Holy Week: Thursday Isaiah 52:13-53:5
Makoto Fujimura, is a Christian artist who uses a Japanese style of painting called Nihonga. Semi-precious stone such as lapis lazuli is crushed into mineral pigments. A pigment absorbs and reflects transmitted light, but without the breaking and crushing of the stone, there would not be the splendor of the colors shimmering in refracted light. This piece, “Sacrificial Grace” is a visual testament to the determination of Christ to be crushed and broken to bring us peace and healing.
Isaiah 52. 13 Behold, my servant shall act wisely (accomplish his purpose); he shall be high and lifted up, and shall be exalted.
14 As many were astonished at you—his appearance was so marred, beyond human semblance, and his form beyond that of the children of mankind—
15 so shall he “startle” (sprinkle) many nations. Kings shall shut their mouths because of him, for that which has not been told them they see, and that which they have not heard they understand.
Isaiah 53 Who has believed what he has heard from us? And to whom has the arm of the Lord been revealed? 2 For he grew up before him like a young plant, and like a root out of dry ground; he had no form or majesty that we should look at him, and no beauty that we should desire him. 3 He was despised and rejected by men, a man of sorrows and acquainted with grief; and as one from whom men hide their faces he was despised, and we esteemed him not. 4 Surely he has borne our griefs and carried our sorrows; yet we esteemed him stricken, smitten by God, and afflicted.
5 But he was pierced for our transgressions; he was crushed for our iniquities; upon him was the chastisement that brought us peace, and with his wounds we are healed.
Behold My Servant. With the same opening words as the first song (42:1), Isaiah calls us to behold, to gaze, to contemplate the one called “The Servant.” (52:13) We have been challenged to open our eyes and ears to God’s revelation of the Servant’s mission to redeem us from sin. Now then, we most certainly must pay attention with all our senses.
Exalted. The Servant has acted wisely, or accomplished his purpose, as Jesus says to the Father: “I glorified you on earth, having accomplished the work that you gave me to do.” (John 17:4) As a result the Servant will be exalted, lifted high for all to behold God’s glory. The song in Philippians 2 so beautifully describes the Exaltation of Jesus:
Christ Jesus emptied himself, by taking the form of a servant, being born in the likeness of men. And being found in human form, he humbled himself by becoming obedient to the point of death, even death on a cross. Therefore God has highly exalted him and bestowed on him the name that is above every name, so that at the name of Jesus every knee should bow.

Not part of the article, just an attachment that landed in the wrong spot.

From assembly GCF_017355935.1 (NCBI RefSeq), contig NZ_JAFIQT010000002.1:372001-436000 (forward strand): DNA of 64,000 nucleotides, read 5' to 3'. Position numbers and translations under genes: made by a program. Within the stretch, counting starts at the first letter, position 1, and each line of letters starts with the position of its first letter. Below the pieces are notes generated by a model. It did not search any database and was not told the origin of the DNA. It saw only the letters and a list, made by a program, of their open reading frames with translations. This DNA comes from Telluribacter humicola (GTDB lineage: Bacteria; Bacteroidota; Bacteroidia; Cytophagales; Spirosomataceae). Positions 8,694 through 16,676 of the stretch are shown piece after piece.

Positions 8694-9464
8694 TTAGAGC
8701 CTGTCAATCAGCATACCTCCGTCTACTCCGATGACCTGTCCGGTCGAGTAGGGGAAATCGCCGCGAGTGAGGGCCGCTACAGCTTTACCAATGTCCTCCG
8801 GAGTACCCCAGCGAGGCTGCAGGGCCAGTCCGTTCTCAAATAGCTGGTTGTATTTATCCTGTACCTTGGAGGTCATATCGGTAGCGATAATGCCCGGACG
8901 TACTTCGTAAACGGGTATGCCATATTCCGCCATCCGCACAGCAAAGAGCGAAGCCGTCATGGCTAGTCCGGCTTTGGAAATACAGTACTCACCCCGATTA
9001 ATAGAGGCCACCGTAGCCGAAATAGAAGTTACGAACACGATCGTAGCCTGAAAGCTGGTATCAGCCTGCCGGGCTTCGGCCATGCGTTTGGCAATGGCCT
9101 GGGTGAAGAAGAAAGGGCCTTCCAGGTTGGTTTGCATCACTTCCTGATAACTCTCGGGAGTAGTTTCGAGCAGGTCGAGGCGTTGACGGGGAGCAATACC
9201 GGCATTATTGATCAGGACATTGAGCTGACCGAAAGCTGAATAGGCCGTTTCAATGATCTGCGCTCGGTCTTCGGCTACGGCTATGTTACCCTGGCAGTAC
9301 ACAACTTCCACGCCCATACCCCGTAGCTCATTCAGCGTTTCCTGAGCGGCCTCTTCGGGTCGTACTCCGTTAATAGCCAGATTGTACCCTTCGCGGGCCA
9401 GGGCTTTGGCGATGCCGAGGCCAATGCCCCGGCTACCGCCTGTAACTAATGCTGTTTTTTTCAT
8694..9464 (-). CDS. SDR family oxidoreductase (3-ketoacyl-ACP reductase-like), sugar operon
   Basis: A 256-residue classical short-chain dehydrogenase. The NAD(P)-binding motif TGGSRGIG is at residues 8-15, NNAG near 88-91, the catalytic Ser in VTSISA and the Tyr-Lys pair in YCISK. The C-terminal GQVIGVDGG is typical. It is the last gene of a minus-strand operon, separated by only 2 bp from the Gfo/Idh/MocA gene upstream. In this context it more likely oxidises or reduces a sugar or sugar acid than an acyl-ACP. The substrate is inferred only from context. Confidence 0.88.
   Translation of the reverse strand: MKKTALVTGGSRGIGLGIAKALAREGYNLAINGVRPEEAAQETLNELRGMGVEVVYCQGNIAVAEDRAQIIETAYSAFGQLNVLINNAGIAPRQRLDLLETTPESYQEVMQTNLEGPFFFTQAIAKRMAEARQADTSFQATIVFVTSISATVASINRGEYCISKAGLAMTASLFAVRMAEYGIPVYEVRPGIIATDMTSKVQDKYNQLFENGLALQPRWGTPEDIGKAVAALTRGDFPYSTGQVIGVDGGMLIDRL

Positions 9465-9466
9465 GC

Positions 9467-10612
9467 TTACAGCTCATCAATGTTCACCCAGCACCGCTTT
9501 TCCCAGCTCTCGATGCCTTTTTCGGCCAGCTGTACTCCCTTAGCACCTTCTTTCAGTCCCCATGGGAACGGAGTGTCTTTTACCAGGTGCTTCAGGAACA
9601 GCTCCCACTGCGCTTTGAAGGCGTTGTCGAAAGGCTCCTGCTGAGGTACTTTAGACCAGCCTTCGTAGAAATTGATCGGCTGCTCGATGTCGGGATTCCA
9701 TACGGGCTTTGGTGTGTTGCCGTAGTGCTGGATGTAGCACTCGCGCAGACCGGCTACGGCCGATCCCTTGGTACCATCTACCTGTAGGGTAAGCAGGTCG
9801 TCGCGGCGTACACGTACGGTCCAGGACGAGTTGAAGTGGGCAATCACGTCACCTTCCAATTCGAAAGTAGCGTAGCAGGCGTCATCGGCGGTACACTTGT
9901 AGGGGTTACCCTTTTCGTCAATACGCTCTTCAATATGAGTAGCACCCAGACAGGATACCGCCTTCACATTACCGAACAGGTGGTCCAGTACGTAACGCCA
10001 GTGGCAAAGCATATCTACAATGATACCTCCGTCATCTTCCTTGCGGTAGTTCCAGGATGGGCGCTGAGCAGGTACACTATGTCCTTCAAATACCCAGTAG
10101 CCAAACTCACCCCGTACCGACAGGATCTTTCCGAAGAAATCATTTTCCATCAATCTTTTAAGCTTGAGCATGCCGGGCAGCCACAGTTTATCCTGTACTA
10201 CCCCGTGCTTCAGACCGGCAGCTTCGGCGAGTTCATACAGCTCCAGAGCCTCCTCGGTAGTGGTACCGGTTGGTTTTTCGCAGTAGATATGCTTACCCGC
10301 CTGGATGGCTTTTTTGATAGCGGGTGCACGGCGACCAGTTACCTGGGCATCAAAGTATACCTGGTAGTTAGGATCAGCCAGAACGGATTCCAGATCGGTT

The Arm of the Lord. “The arm of the Lord” (53:1) is a depiction of the same Servant we have seen in 42:1-9, 49:1-6, and 50:4-9. This final poem focuses on the great contrast between the Servant’s exaltation and his humiliation and suffering. The “startling” and unexpected truth that the power of God’s arm is not a mighty overwhelming that crushes the enemy, but instead the suffering, humiliation and crushing of the Servant who takes on himself the sin of the world as the sacrificial Lamb of God. As we saw in 50:4-9, the Servant suffers undeservedly because of human sin, but as the delivering arm of the Lord, he will restore us to fellowship with God.
Crushed. A vivid description of the Servant’s crushing sacrifice being all for us is seen in the contrast between him and us in verses 4-5: He suffered, but it was we who sinned. Our grief…he carried. Our pain…he bore. He was pierced…for our rebellion. He was crushed…for our iniquity. Our punishment..was on him. His welts…healed us. The Message Bible clearly states the startling truth:
We thought he brought it on himself,
that God was punishing him for his own failures.
But it was our sins that did that to him,
that ripped and tore and crushed him—our sins!
He took the punishment, and that made us whole.
Reflection. This Servant Song is one which you must sit alone with, and pray for the Spirit to bring to your attention the truth and healing you need.
Practice. Visio Divina. “Sacred seeing” is an ancient form of Christian prayer in which we allow our hearts and imaginations to enter into an image such as a Fujimura’s “Sacrificial Grace.” Try to visualize the crushing of the precious stone that becomes the pigment which light transforms into beauty. Sit in silence with the painting and think through what emotions are stirred up. Offer any prayers or praise that come to you. Sit in silence
Commentary Source: Oswalt, John N. The Book of Isaiah: Chapters 40-66, Eerdmans Publishing Company, 1998.